Language is part of man's nature, he did not create it. We are always inclined to imagine naively that there was some period in the beginning when a fully evolved man discovered someone else like him, equally evolved, and between the two of them language gradually took shape. This is pure fiction. We can never reach man separated from language, and we can never see him inventing it. We can never reach man reduced to himself, and thinking up ways of conceptualizing the existence of someone else. What we find in the world are men endowed with speech, speaking to other men, and language gives the clue to the very definition of man. ( Benveniste, 1971, p. 224)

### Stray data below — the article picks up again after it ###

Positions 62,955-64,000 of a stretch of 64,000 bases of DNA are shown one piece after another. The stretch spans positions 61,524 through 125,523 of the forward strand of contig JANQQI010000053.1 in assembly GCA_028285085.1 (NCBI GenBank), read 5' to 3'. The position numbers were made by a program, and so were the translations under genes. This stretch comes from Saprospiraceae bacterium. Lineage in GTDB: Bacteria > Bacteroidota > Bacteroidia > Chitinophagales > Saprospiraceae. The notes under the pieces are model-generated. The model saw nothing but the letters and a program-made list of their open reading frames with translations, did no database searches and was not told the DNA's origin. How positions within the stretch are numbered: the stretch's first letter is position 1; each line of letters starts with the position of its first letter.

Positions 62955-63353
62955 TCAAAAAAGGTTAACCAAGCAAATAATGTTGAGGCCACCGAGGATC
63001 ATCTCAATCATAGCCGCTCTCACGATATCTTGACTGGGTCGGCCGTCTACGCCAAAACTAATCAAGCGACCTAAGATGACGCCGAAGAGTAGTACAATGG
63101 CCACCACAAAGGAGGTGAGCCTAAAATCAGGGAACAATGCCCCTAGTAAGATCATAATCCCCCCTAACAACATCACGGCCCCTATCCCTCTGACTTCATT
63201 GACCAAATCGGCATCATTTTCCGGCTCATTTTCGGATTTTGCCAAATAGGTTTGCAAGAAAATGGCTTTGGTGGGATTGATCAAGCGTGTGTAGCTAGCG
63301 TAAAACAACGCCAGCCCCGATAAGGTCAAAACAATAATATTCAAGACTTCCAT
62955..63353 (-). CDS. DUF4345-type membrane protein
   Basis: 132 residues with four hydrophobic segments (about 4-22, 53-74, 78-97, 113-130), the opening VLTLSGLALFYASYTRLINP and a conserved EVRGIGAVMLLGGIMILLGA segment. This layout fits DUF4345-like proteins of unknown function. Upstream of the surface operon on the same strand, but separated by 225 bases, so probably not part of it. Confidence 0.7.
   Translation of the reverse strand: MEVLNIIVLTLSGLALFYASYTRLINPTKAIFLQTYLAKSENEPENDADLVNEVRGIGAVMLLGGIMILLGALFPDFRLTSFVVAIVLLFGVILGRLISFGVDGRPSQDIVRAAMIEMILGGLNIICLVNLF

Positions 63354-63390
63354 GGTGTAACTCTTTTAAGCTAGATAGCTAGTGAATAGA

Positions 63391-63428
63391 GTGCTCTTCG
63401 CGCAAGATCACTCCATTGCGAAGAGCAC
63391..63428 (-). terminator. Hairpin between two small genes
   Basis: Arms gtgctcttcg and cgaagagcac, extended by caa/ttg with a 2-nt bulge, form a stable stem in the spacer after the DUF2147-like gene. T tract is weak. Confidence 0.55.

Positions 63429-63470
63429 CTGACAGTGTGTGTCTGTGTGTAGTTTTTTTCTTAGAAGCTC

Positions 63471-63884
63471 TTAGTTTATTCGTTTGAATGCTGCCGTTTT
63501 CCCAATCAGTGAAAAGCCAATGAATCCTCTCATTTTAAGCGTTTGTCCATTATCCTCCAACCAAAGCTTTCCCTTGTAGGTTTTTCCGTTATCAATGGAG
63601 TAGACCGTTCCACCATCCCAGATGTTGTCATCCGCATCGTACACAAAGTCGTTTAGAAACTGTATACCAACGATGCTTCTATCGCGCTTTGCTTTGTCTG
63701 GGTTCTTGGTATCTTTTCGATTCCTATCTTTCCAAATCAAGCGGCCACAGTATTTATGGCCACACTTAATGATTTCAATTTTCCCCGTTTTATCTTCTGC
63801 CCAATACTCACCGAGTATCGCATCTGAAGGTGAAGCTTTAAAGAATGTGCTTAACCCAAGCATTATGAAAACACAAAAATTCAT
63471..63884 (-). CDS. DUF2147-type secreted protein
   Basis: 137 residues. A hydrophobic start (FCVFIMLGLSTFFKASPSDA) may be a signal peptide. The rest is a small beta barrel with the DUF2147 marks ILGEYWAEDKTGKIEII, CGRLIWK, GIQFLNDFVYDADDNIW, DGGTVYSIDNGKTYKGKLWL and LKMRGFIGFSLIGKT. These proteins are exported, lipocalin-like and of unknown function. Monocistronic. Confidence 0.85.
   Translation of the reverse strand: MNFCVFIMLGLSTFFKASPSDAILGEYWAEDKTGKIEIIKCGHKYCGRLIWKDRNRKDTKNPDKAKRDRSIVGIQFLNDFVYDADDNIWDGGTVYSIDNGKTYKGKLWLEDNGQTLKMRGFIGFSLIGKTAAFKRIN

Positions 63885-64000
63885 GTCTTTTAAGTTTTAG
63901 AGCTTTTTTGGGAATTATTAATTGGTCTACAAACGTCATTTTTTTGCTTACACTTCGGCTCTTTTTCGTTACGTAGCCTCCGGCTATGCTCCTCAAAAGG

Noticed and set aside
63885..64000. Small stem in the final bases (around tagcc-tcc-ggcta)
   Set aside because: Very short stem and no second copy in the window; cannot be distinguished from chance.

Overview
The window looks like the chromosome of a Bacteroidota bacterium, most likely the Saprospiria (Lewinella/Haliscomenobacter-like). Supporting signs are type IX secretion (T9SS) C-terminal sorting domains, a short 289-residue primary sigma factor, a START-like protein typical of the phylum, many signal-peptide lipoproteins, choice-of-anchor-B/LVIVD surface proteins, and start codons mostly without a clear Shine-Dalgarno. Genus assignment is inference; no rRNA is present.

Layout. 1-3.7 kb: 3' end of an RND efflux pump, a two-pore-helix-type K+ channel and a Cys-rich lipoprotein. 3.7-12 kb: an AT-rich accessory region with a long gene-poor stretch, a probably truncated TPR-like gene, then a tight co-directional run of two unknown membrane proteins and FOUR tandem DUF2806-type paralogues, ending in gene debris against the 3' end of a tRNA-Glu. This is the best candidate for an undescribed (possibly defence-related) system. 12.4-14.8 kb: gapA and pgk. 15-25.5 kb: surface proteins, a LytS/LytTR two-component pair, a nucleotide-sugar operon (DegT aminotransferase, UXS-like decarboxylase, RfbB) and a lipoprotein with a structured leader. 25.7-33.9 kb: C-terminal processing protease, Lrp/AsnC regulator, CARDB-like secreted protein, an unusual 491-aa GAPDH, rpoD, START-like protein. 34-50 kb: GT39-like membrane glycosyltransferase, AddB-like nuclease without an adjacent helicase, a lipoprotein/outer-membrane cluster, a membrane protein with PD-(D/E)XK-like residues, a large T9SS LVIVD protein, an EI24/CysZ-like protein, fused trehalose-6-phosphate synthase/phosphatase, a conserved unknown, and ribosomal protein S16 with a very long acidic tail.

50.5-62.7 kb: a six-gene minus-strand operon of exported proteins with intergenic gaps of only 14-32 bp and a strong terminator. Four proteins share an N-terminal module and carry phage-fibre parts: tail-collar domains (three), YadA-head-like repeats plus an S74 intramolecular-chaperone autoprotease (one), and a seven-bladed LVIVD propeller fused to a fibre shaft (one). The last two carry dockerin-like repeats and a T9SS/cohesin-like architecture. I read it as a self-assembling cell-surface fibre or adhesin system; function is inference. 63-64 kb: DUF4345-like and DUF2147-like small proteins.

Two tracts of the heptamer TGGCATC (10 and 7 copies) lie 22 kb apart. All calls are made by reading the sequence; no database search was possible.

Our biological sex is determined at birth by factors beyond our control, yet being born male or female is probably the most important feature of our lives. The first question generally asked about a new born baby is whether it is a boy or girl, just as the first thing we notice when we see someone for the first time is whether the person is male or female. Almost every official form we fill out requires us to say whether we are male or female. Physical appearance, dress, behavior, and language provide some of the most important means of identifying ourselves daily to others as male or female. When we see a baby dressed in pink with a frilly bonnet, we conclude it must be a girl. Even though unisex fashions have made gender boundaries increasingly less rigid, gender is still one of the most visible human traits; 80% of U.S. 2-year-olds can readily distinguish males from females on the basis of purely cultural cues like hairstyle and clothing.